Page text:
If you’re reading this article, there’s a good chance you’ve grown tired of taking care of your house or maybe you find yourself a little bored living at home. You may even be considering future health care needs. Whatever your mindset, it’s normal to wonder: At what age should I move into residential senior living?

Let’s be candid: There’s no perfect age to move. However, there are several benchmarks to help each person or couple decide for themselves.

Here’s a brief questionnaire to help you self-evaluate your current (and future) lifestyle.

Consider your answers today, as well as how you might answer 5 or 10 years down the road.

  • Are your meals enjoyable or simply convenient?
  • Do you wish you went outside more often?
  • Do you see friends as often as you’d like?
  • Are there rooms in your house you don’t bother with?
  • Are stairs a nuisance?
  • Do you ever fret about where you’ll be in five or 10 years?

There are no wrong answers, of course. It’s just a way to assess your state of mind and level of activity — both of which can be enhanced at the right Life Plan Community.


Lifestyle Advantages You’re Going to Love

Daily activity. Life Plan Communities are designed for independent older adults.

For instance, at La Costa Glen you can expect engaged residential living in a beautiful neighborhood setting. That famous coastal Carlsbad weather paired with a landscaped campus [link to: https://tours.invisionstudio.com/6122] will give you plenty of reasons to enjoy the fresh air and uplifting green spaces, as will the outdoor amenities:

  • Tennis
  • Bocce
  • Walking trails
  • Swimming pools
  • Patios
  • Outdoor dining

The sooner you move in, the longer you’ll enjoy these life-enriching community attractions.

Social connections and friendships. Importantly, you’ll be part of a social community where neighbors are welcoming and you’ll make new friends. There’s always something to do and people to do it with at a Life Plan Community. It’s a fulfilling way to live, and it’s a foolproof safeguard against the too-common risk of age-related isolation [link to: https://www.nia.nih.gov/health/loneliness-and-social-isolation/loneliness-and-social-isolation-tips-staying-connected#:~:text=Older%20adults%20are%20at%20higher,loss%20of%20family%20and%20friends].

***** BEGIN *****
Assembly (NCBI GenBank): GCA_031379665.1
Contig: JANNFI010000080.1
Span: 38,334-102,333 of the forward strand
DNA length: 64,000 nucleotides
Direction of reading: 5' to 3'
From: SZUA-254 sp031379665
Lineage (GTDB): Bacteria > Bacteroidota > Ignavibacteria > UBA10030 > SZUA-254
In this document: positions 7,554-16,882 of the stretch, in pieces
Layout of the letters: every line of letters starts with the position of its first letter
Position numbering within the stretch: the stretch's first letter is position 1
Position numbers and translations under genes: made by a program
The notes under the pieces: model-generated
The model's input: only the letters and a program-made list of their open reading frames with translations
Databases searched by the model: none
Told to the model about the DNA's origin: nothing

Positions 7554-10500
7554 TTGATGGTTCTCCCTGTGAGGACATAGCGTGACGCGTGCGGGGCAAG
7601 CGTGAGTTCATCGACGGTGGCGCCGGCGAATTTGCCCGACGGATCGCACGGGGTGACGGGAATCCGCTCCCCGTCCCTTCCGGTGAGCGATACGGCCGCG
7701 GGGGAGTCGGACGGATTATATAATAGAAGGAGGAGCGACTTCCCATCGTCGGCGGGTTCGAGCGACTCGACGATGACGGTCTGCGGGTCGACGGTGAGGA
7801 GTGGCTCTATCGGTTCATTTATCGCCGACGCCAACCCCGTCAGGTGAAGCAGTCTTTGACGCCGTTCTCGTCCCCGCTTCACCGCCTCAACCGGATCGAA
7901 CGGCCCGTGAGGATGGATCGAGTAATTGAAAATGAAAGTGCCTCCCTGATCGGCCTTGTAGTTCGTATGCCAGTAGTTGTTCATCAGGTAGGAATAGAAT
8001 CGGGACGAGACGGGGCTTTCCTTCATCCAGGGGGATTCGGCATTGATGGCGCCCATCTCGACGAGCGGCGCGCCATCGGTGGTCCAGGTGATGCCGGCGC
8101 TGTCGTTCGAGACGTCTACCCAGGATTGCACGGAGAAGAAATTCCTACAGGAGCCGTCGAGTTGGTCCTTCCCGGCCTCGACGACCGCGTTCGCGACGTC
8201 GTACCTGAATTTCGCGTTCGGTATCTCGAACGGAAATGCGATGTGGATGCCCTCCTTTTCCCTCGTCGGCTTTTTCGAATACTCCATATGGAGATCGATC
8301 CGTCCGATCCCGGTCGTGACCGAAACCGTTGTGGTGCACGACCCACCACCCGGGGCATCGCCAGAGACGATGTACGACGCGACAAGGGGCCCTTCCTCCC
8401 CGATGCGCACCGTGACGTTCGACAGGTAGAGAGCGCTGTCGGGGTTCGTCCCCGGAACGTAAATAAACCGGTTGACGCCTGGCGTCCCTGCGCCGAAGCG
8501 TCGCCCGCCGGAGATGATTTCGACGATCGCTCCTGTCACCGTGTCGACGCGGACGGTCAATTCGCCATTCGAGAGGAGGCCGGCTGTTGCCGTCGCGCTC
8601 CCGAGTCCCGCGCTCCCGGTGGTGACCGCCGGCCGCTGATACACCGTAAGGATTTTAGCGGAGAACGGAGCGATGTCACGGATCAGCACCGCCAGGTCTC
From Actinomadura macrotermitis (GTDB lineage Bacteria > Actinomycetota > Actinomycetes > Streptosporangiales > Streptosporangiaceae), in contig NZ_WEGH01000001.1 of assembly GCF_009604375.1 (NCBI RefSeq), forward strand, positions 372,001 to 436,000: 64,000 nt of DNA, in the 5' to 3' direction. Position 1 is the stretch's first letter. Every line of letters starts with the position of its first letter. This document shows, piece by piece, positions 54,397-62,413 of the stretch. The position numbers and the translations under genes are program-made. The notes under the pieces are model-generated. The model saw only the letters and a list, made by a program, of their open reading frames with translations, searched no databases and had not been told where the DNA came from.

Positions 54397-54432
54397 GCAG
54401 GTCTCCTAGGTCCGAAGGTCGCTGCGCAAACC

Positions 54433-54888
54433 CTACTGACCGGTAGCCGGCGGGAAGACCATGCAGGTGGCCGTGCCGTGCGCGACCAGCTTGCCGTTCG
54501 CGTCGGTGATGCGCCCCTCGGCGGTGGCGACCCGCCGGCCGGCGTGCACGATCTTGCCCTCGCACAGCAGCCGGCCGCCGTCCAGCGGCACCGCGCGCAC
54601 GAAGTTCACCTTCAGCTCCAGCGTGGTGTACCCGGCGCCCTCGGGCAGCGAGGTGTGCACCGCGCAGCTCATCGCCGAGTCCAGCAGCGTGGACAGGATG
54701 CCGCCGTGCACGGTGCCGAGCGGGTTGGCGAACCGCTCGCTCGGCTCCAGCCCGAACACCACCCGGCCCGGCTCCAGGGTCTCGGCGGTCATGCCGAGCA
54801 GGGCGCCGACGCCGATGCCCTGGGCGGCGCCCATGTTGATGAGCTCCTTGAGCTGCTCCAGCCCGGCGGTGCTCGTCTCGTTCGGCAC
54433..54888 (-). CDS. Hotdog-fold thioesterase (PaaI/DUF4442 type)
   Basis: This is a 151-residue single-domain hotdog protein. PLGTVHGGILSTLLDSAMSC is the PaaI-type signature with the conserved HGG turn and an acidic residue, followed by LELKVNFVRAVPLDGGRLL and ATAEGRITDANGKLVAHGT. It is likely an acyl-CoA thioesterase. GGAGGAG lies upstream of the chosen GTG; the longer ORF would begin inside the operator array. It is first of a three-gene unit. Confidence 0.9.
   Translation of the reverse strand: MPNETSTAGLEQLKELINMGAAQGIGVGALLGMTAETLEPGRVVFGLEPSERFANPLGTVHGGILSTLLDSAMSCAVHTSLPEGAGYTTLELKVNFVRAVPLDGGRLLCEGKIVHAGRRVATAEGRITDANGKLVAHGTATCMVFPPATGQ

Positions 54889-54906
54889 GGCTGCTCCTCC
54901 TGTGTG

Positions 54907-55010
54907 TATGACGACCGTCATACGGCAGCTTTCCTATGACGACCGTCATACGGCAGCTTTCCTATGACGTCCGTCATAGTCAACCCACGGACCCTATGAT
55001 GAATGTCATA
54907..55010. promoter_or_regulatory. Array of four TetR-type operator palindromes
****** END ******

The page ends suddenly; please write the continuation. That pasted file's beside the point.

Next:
Maintenance-free living. Residential living at a Life Plan Community eliminates practically every household chore. Even if you don’t mind rolling up your sleeves for the toils of homeownership, how will you feel in five years or so? Are you going to jump at the chance to unclog a drain, mow the lawn, or vacuum under the sofa? Without the daily work and unexpected repairs of homeownership, your to-do list shrinks, and your get-to list expands.


Financial Considerations

Care and value are part of the plan. Life Plan Communities, especially those offering a Type A contract like La Costa Glen, can save you thousands of dollars if you move in while you’re able to live independently. How? You’ll have priority access to the adjacent health center for assisted living, memory care and long-term care in a skilled nursing center if you ever need it. Care is provided at stable, predictable rates, protecting you from the ever-rising costs of long-term care outside the community.

But the lower rates are only available to those who move into the community’s residential living neighborhoods. If you wait till you need care, you’ll pay market rates, even as it increases.

As one resident of a Life Plan Community said, “It’s better to move in five years early than five minutes late.”

The sooner you start planning, the more options you’ll have. Planning ahead gives you choices – in the community you choose and also in the particular residence you move into. Even if your first choice is occupied, starting early allows you to join the community’s waitlist. Being on such a list gives you priority when residences become available. Plus, you’ll begin building relationships with the sales counselor and other residents.

On the other hand, if you wait until there’s an age-related crisis involving you or your spouse, your set of options becomes more limited. Or worse, someone else will be making the decision for you.


Conclusion: Sooner is better for most people.

While there’s no “best age” to move into residential living, making your choice earlier gives you financial and lifestyle advantages, while waiting can cause you to lose out on both.

As if to prove the point, ask La Costa Glen residents about their experience, and someone’s bound to say, “This place has everything! I wish I’d moved in sooner.”

Take a virtual tour of our floor plans and explore the beautiful residences at our community.